I like the dichotomy of using hair because there’s the idea that hair can be sexy and engaging to people, on the other hand, it can also be repulsive. Consider finding a hair in your soup or a hair on your hotel pillow. When viewer’s see the drawings in person — the drawings beckon the viewer to move in closer. I have seen gallery patrons be impressed with the technique yet repulsed by the material.

“Our encounter with human hair is often a familiar experience. Most people spend time taking care of their hair daily — washing it, cutting it, cleaning it and styling it — making a public and social world around hair. This world can often also get deeply personal through our encounters with intimate body hair and its management or removal in keeping with the trends of the day. Yet, at the same time, hair occupies another secret world which is less talked about. This is the world of hair loss, the realm of hair pieces, wigs and hair extensions, of keeping up appearances and managing people’s anxieties and needs. This realm is revealed in all its complexity in Emma Tarlo’s new book, Entanglement: The Secret Lives of Hair.” – Shannon Philip, https://blogs.lse.ac.uk/lsereviewofbooks/2017/12/08/book-review-entanglement-the-secret-lives-of-hair-by-emma-tarlo/

Click on each image to enlarge. Enjoy!

 

 

 

 

NCWCA Exhibition F213 (Fahrenheit 213)

Arc Gallery & Studios, 1246 Folsom Street, San Francisco, CA 94103

EXHIBITION: April 13 – May 11, 2019

Saturday, April 27th, 1:30-3:30PM – F213 Curatorial Tour led by Dr. Tanya Augsburg, Lead Curator, F213 Exhibition
Thursday, May 2nd, 6:30-10PM – F213 Writer’s Evening, a book reading organized by F213 Writers
Saturday, May 11th, 12-3PM – F213 Panel Discussion and Closing Reception

Curators
Tanya Augsburg, Ph.D., Professor of Humanities and Liberal Studies, San Francisco State University, lead curator
Karen Gutfreund, co-curator, independent curator/artist
Priscilla Otani, co-curator, owner, Arc Gallery, San Francisco
Sawyer Rose, co-curator, activist artist
​Ariana Davi, curatorial apprentice

Artists provide the imagery. Writers respond. Together our voices will be heard. “F213” is short for Fahrenheit 213, one degree above the boiling point of blood. This exhibition brings together nearly 100 national and Bay Area feminist artists and writers who are incensed about what is currently happening in the United States.

San Francisco, December 11, 2018 – Women are rising. In unprecedented numbers and with ever-increasing volume, women are taking their outrage to the streets, to the press, and to the ballot box. As more and more women are openly voicing their fury about state-sanctioned abuses of power, the exhibition F213 spotlights strong and bold artistic expressions of feminist protest.

F213 is short for Fahrenheit 213, one degree above the boiling point of blood. This powerful exhibition by Northern California Women’s Caucus for Art (NCWCA) brings together over 40 national and Bay Area feminist artists who are, in a unique twist, paired with more than 40 writers who are incensed about the current misogyny, discrimination, and loss of hard-won civil rights in the United States, such as reproductive choice, freedom from unlawful detention, protection from police brutality, safety from gun violence, and more.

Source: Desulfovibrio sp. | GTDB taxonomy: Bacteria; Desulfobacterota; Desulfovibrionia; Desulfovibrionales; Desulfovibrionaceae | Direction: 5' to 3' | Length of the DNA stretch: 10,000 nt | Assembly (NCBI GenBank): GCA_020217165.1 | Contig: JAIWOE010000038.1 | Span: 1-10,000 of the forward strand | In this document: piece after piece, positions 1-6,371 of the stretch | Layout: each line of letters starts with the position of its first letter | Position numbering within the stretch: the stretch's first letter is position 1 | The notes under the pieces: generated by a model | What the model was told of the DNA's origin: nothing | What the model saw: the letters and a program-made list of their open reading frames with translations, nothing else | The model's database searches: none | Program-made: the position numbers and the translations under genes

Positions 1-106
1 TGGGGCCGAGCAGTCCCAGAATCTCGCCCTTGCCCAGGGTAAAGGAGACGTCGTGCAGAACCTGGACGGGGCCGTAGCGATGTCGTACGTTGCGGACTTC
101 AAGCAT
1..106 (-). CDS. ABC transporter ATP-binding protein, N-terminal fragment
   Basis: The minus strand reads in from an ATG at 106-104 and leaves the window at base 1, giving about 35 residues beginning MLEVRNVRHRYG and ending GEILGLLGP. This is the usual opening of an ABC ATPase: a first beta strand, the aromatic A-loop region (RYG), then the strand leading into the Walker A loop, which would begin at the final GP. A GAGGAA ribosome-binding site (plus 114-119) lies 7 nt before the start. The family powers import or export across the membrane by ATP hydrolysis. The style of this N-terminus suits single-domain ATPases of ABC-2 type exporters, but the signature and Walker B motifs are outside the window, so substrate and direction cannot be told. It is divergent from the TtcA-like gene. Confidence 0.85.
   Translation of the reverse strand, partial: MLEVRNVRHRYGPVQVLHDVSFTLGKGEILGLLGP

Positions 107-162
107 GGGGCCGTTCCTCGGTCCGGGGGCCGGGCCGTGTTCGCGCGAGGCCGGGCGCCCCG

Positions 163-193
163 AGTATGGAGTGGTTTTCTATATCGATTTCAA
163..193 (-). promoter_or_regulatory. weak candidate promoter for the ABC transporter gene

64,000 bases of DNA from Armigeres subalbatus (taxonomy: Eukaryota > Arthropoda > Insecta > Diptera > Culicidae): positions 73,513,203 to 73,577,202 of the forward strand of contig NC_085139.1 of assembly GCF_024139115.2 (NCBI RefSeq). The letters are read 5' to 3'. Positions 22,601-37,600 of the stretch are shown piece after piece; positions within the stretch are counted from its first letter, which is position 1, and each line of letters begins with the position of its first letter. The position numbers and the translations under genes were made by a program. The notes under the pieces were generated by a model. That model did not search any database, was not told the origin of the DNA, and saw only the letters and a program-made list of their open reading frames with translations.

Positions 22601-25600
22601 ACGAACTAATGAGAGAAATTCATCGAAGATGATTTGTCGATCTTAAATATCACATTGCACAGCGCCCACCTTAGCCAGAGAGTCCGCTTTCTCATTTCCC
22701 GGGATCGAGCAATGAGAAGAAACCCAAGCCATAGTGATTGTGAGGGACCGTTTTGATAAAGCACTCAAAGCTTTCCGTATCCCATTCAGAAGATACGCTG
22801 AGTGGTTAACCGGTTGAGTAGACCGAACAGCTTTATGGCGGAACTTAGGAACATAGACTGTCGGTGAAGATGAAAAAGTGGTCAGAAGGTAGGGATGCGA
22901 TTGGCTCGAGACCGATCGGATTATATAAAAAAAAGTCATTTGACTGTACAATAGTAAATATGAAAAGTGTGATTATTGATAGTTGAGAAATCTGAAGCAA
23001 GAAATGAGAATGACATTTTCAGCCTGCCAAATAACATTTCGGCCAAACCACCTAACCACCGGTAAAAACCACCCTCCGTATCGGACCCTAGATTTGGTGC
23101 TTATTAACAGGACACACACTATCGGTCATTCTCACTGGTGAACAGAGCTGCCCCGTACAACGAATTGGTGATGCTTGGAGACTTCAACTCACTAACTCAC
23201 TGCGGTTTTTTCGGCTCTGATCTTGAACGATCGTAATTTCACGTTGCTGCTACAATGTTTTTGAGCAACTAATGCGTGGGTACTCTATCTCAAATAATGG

Curated by NCWCA’s feminist curatorial collective led by Tanya Augsburg, Ph.D., Professor of Humanities and Liberal Studies, San Francisco State University, F213 brings together a diverse and inclusive mix of multicultural, intersectional, multigenerational feminist artists and writers to express their concerns and offer insights to remedy current injustices and atrocities.

Augsburg says, “While we remain hopeful, we reject ‘thoughts and prayers’ as adequate responses to the corruption, cruelty, and discrimination we now experience daily in the U.S. Women, in particular, are past the boiling point and wish to make their voices heard. Artistic expression is our way forward toward social justice.” 

Pictured Below: 1) Rosemary Meza-DesPlas with her artwork “What You Whispered, Should Be Screamed”, 2) View of “What You Whispered, Should Be Screamed” along side of Nancy Hom’s artwork “No More Violence Against Asians”. 3) Kadie Salfi’s work “My Mom & Scorpio”, 4) Ester Hernandez discussing her artwork “Sun Mad”. 5) L to R: Sawyer Rose (Co-Curator of F213), Rosemary Meza-DesPlas, Karen Gutfreund (Co-Curator of F213), 6) Rosemary Meza-DesPlas with artist Judy Shintani, 7) Brenda Oelbaum’s artwork “Piss on Me: Trump Toiliet Trio, 8) Rosemary Meza-DesPlas, Ed DesPlas and Co-Curator of F213 Priscilla Otani. 

For more information on the exhibition:

https://www.ncwca.org/f213-events.html?fbclid=IwAR1My8UUupnhlCm292Q84JqwyPqGvOFI5jstWmvpeEZ0Bji1yw1KzrwEWVc

https://www.arc-sf.com/f213-ncwca-exhibition.html

 

 

Me at exhibitView of art on wallKathieesther hernandezKaren Sawyer RoseJudyBrenda artworkPriscilla

 

 

 

Exhibitions this Spring

Venues to find my artwork over the next couple of months:
the/magazine Project Space
12 New Mexico Artists to Know Now
1415 W. Alameda St., Santa Fe, NM
March 1 – April 27, 2019

Keep Contemporary
New Contemporary: High Art, Low Art, and Everything in Between
142 Lincoln Ave., Santa Fe, NM
February 22 – March 17, 2019

Clamp Light Studios
Cuerpos Unidos
1704 Blanco Rd., San Antonio, TX
March 8 – 29, 2019
Reception: Friday, March 8th, 7-10pm

Site: Brooklyn Gallery
Birthday Suit
165 7th Street, Brooklyn, NY
March 15 – April 13, 2019
Reception: Friday, March 15, 6-9pm

500X Gallery
40th Anniversary Exhibition
500 Exposition Ave. Dallas, TX
March 16 – April 7, 2019
Reception: Saturday, March 16th, 7-10pm

Brownsville Museum of Fine Art
660 E. Ringgold St. , Brownsville, TX
March 28 – April 27, 2019
Reception: Wednesday, March 27th, 6-9pm

Arc Gallery
Fahrenheit 213
1246 Folsom St., San Francisco, CA
April 13 – May 11, 2019
Reception: Saturday, April 13th, 7-9pm

Waterworks Visual Arts Center
Latinx: El Grupo de los 10
123 East Liberty Street, Salisbury, NC
February 9 – May 18, 2019